Bernie Ecclestone says he leaves behind no legacy in Formula 1 because the world moves on quickly, so he will be “forgotten”.
The 89-year-old served as chief executive of the Formula One Group until January 2017 when he was replaced by Chase Carey following Liberty Media’s takeover of F1.
Ecclestone was a polarising figure in the sport, though he without question helped to move F1 forward. That being said, he doesn’t think he has any legacy, and instead will be quickly “forgotten”.
“I don’t have one. I will disappear and be forgotten within a few months like most people,” Ecclestone said during F1’s latest Beyond the Grid podcast.
“Nobody remembers. The world moves on. New people, new things happen. The world is moving so quick now to what it used to, maybe 20 years ago even.
“It’s easy for people to march on for new things, new ideas.”
Ecclestone reportedly turned down a CBE in 1996, and he said he took that decision because he didn’t deserve it, since the work he did wasn’t to benefit England.
“I don’t particularly agree with these things. I think 20-odd years ago, I was given the opportunity, and decided not to,” he explained.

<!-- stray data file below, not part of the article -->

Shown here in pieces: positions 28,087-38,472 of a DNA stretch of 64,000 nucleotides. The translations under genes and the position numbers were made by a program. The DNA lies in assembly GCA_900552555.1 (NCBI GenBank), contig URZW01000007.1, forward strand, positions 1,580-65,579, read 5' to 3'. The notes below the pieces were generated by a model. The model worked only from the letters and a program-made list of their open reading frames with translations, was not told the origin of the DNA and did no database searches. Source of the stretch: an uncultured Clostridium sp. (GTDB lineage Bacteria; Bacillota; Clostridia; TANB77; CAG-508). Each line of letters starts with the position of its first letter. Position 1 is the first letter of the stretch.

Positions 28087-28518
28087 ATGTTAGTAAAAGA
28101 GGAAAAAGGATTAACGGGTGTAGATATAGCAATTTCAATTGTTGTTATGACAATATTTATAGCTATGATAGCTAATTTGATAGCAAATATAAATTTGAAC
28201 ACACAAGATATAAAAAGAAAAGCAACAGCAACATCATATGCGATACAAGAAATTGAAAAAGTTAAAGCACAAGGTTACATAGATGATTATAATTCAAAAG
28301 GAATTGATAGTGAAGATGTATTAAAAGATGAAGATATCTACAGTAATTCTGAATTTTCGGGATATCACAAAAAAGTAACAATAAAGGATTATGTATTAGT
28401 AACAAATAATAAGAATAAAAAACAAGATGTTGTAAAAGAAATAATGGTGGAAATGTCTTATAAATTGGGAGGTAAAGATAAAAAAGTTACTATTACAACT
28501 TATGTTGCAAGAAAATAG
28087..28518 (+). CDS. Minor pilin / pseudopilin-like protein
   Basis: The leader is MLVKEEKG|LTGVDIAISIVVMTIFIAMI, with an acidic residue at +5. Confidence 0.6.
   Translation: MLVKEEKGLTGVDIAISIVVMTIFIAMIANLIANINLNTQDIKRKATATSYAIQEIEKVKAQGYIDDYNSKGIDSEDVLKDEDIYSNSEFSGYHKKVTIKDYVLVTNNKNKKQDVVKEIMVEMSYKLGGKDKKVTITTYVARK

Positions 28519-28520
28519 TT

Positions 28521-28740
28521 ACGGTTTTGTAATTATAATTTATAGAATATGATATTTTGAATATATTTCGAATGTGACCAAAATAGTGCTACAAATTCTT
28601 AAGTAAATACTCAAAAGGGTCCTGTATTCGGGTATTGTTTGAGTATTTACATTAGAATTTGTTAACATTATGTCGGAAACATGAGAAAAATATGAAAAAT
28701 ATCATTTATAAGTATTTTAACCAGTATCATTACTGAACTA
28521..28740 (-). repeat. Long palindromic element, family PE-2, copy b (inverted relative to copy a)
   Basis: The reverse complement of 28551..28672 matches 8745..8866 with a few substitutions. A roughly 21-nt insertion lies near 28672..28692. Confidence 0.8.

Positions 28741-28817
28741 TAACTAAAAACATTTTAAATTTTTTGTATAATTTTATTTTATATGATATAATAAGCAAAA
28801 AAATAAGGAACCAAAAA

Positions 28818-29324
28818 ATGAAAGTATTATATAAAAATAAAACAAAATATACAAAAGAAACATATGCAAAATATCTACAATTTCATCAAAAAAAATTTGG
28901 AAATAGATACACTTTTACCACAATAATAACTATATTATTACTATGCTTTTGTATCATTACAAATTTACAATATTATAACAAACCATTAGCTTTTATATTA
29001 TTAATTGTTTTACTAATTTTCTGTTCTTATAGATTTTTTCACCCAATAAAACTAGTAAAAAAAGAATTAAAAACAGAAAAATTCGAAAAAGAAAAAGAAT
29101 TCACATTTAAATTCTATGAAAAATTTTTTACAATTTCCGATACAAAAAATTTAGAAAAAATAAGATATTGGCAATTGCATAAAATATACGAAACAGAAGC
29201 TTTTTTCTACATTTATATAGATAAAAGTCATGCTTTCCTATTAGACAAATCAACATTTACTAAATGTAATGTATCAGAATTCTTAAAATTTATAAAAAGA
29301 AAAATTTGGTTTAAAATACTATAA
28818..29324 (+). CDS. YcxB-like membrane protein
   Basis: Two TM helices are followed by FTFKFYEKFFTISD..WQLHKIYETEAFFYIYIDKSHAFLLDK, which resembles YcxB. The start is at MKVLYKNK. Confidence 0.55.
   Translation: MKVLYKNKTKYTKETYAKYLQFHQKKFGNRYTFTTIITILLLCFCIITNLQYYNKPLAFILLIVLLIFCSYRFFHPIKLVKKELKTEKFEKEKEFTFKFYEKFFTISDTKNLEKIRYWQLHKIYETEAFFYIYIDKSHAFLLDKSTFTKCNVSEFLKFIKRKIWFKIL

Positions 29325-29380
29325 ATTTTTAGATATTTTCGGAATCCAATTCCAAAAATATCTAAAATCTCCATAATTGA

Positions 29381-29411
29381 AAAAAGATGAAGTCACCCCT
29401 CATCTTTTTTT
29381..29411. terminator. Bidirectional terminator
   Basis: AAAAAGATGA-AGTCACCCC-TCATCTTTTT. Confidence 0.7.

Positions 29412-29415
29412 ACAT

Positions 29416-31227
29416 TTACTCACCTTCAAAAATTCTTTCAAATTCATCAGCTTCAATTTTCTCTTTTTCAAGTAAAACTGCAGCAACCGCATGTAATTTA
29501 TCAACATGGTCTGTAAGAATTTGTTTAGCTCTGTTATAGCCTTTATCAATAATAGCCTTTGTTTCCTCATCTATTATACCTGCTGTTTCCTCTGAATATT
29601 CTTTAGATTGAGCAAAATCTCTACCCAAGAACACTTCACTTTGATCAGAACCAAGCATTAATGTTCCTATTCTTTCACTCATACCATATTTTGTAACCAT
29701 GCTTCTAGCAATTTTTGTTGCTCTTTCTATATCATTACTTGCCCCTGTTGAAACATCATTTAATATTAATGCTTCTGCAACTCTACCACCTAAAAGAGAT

“Really because I don’t think doing things that I’ve done deserve any acknowledgement from anyone.
“All the things I’ve done, I didn’t set off to do something good for the country.
“If, by chance, it happened, I did do something good for the country, good. But it wasn’t my intention.”
There have been calls for six-time World Champion Lewis Hamilton to receive his knighthood, but Ecclestone believes like him, the 34-year-old’s achievements are for himself, not his country.
“He’s done a great job for England, for sure,” Ecclestone said.
“On the other hand, like myself, he never set out to do something good for England. He set out to do something good for what he wanted to do.
“But there are people on lots of occasions where people do try to do things for the country, and don’t benefit from it financially. They benefit perhaps that they have done something good.”